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Google Decides Smartphone Market Share Is More Important Than Net Neutrality

from the dangerous-precedents dept

As a recent post noted, net neutrality is under threat in France, with ISPs like Free asking Google to pay extra for delivery of its traffic. According to this post on the Forbes Web site, Google has already agreed to pay the French telecoms company Orange in precisely this way. As well as damaging the whole principle of net neutrality, something that Google has been championing for many years, this would seem to be a pretty bad business decision. After all, if Orange is now getting paid to carry Google's traffic, why shouldn't every other telecom company out there also receive money for delivering Google's services?

It turns out that there are some very specific reasons why Google might have taken this surprising step, as Forbes explains:

Orange have implied their strong market position in Africa provided them sufficient leverage in the discussions with Google.

The African market is currently making the switch from feature phones with limited data access, to low-cost smartphones that provide far greater access to the internet and web services. Low-cost smartphones that are predominantly powered by Android. Google wants the emerging market to be running their OS so they can effectively monetize the continent. What they don't want is another platform becoming established, such as Nokia's low-cost Windows Phones or the upcoming Blackberry 10 devices.
This is really about the African market, then. As the analysis above notes, Google wants Android to become established there as successfully as it has elsewhere in the world. If it had refused to do a deal with Orange, which is apparently a major player in this region, there was a danger that Nokia or RIM could have taken advantage of the situation. Even though the payment is nominally about Net traffic, it's probably really about Google keeping a dominant telecom company sweet.

In most other parts of the world, Android is already established as the leading smartphone platform, so Google won't need to make similar deals. That doesn't mean that telecoms and ISPs won't demand them, but their bargaining position will generally be much weaker than Orange's. Google will probably be able to refuse without risking too much, secure in the knowledge that Internet users won't be best pleased with their ISPs if they can't access Gmail, or YouTube becomes unbearably laggy.

But even if the Orange deal is a special case, it's still bad news for the Internet. Google has clearly signaled that net neutrality is not sacrosanct, and that it is quite prepared to abandon it when necessary.

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Reader Comments (rss)

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  1.  
    icon
    Ninja (profile), Jan 30th, 2013 @ 10:30am

    So we have two issues here.

    Google is so big that it's willing to play two measures, two weights and Orange is so big that it dominates the African markets.

    In any case, Google has abandoned the "be no evil" mantra for a while now and is more likely following the "be good to ourselves while not enraging the public". Shame, I thought they had a brilliant future. But eventually every company seems to end up like Microsoft/etc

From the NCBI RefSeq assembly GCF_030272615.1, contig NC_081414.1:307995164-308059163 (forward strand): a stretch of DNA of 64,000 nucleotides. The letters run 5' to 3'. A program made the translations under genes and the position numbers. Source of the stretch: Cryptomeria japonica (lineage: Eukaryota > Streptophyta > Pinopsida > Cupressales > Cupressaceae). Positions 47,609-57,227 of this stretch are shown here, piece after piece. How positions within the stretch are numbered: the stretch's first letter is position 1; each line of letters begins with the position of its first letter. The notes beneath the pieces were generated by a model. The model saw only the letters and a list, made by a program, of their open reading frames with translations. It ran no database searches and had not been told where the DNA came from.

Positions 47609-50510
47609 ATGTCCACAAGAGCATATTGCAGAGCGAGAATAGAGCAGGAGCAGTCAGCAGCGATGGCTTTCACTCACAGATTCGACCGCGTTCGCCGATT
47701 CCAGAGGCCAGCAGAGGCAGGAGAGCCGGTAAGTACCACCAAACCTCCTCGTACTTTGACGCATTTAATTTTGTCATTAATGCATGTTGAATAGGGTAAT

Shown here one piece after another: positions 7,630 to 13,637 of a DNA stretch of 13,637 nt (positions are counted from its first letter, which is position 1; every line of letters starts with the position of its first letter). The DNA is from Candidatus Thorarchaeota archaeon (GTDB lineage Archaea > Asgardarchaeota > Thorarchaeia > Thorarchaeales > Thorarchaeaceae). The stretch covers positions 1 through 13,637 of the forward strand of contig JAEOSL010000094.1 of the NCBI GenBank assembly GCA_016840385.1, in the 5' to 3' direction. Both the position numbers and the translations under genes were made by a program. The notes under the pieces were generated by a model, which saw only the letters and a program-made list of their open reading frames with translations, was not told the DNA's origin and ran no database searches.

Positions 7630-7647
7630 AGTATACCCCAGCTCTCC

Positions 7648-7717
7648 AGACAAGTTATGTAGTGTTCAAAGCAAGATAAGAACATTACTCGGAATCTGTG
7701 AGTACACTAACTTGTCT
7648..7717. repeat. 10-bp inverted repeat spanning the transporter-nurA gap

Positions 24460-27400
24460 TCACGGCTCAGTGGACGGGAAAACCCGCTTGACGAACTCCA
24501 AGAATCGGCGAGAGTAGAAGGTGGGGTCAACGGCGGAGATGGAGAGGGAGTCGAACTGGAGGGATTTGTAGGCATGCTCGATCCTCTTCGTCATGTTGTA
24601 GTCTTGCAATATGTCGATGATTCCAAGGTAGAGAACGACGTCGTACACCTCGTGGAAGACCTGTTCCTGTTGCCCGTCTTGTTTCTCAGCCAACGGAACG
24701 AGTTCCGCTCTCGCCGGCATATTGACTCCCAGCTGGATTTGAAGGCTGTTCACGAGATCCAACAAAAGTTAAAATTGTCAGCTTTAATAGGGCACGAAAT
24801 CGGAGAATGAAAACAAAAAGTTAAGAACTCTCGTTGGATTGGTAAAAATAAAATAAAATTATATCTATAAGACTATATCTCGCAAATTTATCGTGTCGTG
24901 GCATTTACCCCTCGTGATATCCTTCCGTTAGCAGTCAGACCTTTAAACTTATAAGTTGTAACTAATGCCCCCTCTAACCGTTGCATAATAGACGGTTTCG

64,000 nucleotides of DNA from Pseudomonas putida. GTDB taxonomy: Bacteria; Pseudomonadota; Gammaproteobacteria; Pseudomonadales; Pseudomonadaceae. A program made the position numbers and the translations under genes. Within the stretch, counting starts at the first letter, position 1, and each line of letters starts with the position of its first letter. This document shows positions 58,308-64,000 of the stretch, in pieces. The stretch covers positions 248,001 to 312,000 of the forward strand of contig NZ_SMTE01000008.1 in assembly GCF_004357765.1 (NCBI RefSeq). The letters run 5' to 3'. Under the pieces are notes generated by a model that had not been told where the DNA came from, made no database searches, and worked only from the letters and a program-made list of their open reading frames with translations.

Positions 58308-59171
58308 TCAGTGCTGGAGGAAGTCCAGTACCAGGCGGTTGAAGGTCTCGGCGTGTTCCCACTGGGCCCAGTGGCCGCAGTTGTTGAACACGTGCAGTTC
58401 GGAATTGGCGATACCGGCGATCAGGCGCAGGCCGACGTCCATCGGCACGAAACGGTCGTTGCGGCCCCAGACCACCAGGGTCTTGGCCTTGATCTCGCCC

reply to this | link to this | view in thread ]

  2.  
    icon
    silverscarcat (profile), Jan 30th, 2013 @ 10:30am

    Despite all this...

    I'm still less disappointed with Google than I am with the U.S. government.

     

    reply to this | link to this | view in thread ]

  3.  
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    Atkray (profile), Jan 30th, 2013 @ 10:56am

    Unintended consequence

    You realize that with this story our dear friend bob will finally be able to rant about Google and be on topic.

    Go bob GO!!!

     

    reply to this | link to this | view in thread ]

  4.  
    identicon
    Michael, Jan 30th, 2013 @ 10:56am

    Wow - an entrenched telecom company with a monopoly pressures someone into paying for something they probably should not have to pay for.

    Considering how many people have a "cable, internet, phone" package it is really difficult to fault Google here.

     

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  5.  
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    weneedhelp (profile), Jan 30th, 2013 @ 10:59am

    Google

    The beginning of the end. Just wait until all the telecom leeches start demanding the same.

     

    reply to this | link to this | view in thread ]

  6.  
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    crade (profile), Jan 30th, 2013 @ 11:01am

    If they are worries about RIM and nokia's windows phones, google must be pretty damn hard up.

     

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  7.  
    icon
    Ninja (profile), Jan 30th, 2013 @ 11:14am

    Re:

    Windows 8 is a piece of shit so far (I admit I only used the desktop version). It's so bad that I'm buying a notebook soon and I will downgrade it.

    So yeah, they should have thought better before accepting this 'deal'. They surely lost a lot of trust.

     

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  8.  
    icon
    Chronno S. Trigger (profile), Jan 30th, 2013 @ 11:15am

    Re: Google